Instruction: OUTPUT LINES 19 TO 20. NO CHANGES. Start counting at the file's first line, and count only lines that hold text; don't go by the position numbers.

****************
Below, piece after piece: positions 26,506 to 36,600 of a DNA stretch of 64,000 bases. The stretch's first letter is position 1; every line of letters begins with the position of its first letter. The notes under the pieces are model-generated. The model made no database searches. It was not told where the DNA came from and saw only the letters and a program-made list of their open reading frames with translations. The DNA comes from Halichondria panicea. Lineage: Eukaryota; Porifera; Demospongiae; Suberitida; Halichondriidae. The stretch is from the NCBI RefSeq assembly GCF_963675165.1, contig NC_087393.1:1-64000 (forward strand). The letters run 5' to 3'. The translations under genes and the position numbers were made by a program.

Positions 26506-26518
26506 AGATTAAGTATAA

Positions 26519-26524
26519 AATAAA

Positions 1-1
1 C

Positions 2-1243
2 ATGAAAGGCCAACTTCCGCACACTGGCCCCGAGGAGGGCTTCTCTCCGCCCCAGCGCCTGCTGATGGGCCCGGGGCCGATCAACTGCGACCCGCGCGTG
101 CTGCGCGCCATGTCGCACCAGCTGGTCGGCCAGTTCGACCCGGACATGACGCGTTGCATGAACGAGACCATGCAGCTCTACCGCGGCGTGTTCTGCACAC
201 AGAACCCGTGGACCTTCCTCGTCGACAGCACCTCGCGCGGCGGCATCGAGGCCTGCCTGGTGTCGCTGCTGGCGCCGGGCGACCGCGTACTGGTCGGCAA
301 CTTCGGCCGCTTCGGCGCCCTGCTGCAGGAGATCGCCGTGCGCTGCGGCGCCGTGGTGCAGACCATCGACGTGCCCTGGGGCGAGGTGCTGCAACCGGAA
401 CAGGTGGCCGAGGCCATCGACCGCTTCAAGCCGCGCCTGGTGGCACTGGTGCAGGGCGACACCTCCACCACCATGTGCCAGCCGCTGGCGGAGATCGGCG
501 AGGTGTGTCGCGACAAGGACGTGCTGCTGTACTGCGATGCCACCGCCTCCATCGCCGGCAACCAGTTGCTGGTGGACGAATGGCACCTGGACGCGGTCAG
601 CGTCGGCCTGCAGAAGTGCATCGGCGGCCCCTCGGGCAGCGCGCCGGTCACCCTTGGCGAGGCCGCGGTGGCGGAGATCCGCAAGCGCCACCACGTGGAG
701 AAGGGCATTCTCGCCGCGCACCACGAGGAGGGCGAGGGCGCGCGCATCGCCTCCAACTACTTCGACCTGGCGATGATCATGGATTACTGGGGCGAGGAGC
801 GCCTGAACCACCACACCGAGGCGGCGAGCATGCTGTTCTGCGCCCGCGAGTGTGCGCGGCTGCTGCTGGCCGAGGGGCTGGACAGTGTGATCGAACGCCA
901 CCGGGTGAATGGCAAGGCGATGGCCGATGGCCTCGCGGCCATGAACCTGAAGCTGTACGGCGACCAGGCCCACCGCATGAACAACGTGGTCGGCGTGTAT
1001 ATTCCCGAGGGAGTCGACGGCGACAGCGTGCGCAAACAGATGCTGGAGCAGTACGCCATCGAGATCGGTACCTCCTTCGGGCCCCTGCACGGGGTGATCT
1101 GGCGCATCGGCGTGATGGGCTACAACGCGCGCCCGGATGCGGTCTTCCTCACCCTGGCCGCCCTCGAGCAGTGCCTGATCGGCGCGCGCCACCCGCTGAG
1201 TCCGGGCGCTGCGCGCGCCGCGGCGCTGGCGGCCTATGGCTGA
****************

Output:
1001 ATTCCCGAGGGAGTCGACGGCGACAGCGTGCGCAAACAGATGCTGGAGCAGTACGCCATCGAGATCGGTACCTCCTTCGGGCCCCTGCACGGGGTGATCT
1101 GGCGCATCGGCGTGATGGGCTACAACGCGCGCCCGGATGCGGTCTTCCTCACCCTGGCCGCCCTCGAGCAGTGCCTGATCGGCGCGCGCCACCCGCTGAG